Determine how long and often this problem has been occurring. Use appropriate statistical methods to trend applicable populations of data to determine probability of occurrence. If the probability of occurrence of the problem exceeds the predicted probability in the Risk Management File, this would be considered high risk as it means that product in distribution is no longer meeting the acceptable risk level. An isolated event with a high severity could be just as important as a recurring problem with a low severity. Once routine trend analysis of data has identified a signal or an adverse trend, and a preliminary evaluation has confirmed the signal/trend, a CAPA should be initiated regardless of the severity.  Regulators expect that action be taken to correct a product performance problem occurring at a high/unexpected frequency even if the severity of harm is low. A single event such as a complaint identifying a new hazard or a higher degree of harm than anticipated, based on the current Risk Management File, should also escalate to CAPA. Although the event may be isolated it indicates an unknown or unpredicted risk that requires investigation, potential corrective action, and, if appropriate, update of the Risk Management File.

3. Contain and Control the Problem While Working Through the CAPA

Based on severity of risk, Containment may be necessary. Do not move to root cause investigation without first implementing appropriate containment to:

  • Prevent the further distribution of nonconforming or violative product,
  • Stop production of nonconforming product, or
  • Stop using a process that is not in control.

The CAPA needs to document what is being done in the short-term (immediate time frame).  This might include quarantining the potentially nonconforming product within your control, segregating product in the field to prevent further use, or initiating a recall (including notification of appropriate regulatory authorities).

The CAPA records should include or refer to objective evidence of all containment actions.  The evidence should clearly demonstrate what exact products and quantities were segregated, when the action was done, how, and by whom. Physical segregation of the actual and potential non-conforming product is always the best means for containment.  This can be documented through a material transfer form, or if necessary, by creating a memo to the CAPA file. Physical segregation of nonconforming product is not always possible. Often electronic MRP/ERP systems may be used to lock-out ability to ship certain products. If this is used as one of the means of containment, a record of this action should be included in the CAPA. Even if electronic shipping or transaction holds are put into place, the actual product should still be identified as being on hold or under quarantine using appropriate signage (or other visual means) indicating that personnel should not use or move the product.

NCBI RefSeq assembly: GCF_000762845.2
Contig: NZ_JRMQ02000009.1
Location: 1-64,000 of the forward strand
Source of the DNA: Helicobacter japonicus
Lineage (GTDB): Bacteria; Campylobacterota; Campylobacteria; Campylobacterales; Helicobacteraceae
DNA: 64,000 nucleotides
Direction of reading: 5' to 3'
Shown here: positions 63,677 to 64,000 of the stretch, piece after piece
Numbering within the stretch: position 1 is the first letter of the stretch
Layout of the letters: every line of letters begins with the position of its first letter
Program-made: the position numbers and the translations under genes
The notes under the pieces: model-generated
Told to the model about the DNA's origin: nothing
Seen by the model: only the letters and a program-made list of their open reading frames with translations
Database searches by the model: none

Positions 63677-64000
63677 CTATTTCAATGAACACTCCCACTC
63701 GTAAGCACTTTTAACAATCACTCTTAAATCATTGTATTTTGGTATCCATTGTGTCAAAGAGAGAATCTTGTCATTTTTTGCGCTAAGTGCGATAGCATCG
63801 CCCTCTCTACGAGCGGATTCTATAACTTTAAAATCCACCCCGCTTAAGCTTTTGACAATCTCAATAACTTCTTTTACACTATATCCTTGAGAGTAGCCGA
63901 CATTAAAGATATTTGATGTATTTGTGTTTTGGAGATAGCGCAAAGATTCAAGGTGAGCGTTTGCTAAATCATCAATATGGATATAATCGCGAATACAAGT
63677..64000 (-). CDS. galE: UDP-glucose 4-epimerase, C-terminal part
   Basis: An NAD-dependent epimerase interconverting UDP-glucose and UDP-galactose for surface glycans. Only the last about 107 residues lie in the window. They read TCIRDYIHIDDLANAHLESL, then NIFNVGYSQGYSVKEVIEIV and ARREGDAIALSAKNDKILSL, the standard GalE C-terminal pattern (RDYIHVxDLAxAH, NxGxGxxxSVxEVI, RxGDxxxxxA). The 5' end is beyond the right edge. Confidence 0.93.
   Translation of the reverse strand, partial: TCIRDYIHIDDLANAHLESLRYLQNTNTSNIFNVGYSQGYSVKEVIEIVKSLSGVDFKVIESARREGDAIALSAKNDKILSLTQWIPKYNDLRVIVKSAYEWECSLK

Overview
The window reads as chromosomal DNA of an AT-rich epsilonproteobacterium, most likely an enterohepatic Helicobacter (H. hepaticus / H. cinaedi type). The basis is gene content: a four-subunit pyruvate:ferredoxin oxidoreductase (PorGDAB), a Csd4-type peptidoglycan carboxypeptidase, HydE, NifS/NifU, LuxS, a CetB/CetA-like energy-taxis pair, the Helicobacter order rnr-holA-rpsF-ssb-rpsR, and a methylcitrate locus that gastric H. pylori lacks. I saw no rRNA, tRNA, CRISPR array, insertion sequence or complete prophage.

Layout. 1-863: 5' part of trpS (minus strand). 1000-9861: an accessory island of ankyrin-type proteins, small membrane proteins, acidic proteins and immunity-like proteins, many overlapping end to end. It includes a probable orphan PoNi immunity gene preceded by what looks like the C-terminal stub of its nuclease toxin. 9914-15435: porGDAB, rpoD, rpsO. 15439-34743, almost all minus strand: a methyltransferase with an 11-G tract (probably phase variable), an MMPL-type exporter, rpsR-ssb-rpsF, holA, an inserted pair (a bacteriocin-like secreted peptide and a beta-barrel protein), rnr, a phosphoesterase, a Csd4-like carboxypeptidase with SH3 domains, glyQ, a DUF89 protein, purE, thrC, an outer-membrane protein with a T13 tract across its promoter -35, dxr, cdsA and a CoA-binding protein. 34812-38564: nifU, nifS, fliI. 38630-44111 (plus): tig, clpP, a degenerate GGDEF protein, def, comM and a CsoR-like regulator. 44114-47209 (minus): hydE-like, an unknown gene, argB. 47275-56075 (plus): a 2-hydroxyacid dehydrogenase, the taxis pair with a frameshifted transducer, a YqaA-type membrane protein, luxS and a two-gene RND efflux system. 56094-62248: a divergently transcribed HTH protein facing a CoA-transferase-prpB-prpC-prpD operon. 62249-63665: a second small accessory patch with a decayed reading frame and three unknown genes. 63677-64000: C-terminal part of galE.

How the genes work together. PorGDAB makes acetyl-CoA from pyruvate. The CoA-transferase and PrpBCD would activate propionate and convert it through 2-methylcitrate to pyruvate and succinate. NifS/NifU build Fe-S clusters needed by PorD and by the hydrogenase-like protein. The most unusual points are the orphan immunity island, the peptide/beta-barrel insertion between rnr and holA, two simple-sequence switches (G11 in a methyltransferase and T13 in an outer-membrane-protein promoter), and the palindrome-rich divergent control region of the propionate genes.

4. Apply Due Diligence to Determine the Real Root Cause

Root Cause determination is the most important part of CAPA. You need to investigate to determine why the problem occurred. There can be many contributing causes, all which may be actionable; but, in addition to these, you need to work hard to determine the true Root Cause. Taking action to address the true or real Root Cause will prevent the problem from occurring again. 

For example, a preliminary CAPA investigation determined that the cause of a product defect was use of an incorrect adhesive during assembly. But this is not the root cause. Further investigation needs to determine why the wrong adhesive was used. Let us say in this case the investigator determined the use of the wrong adhesive was due to a human error during assembly. Is this the true root cause? Not yet! We need to understand WHY the worker selected the wrong adhesive. Was it not clearly labeled? Was it stored in a manner that allowed it to be easily mistaken for another similarly packaged adhesive?

And you must consider why the problem was not identified until after QC release. Was there not an adequate line clearance or supervisor verification of the staged materials?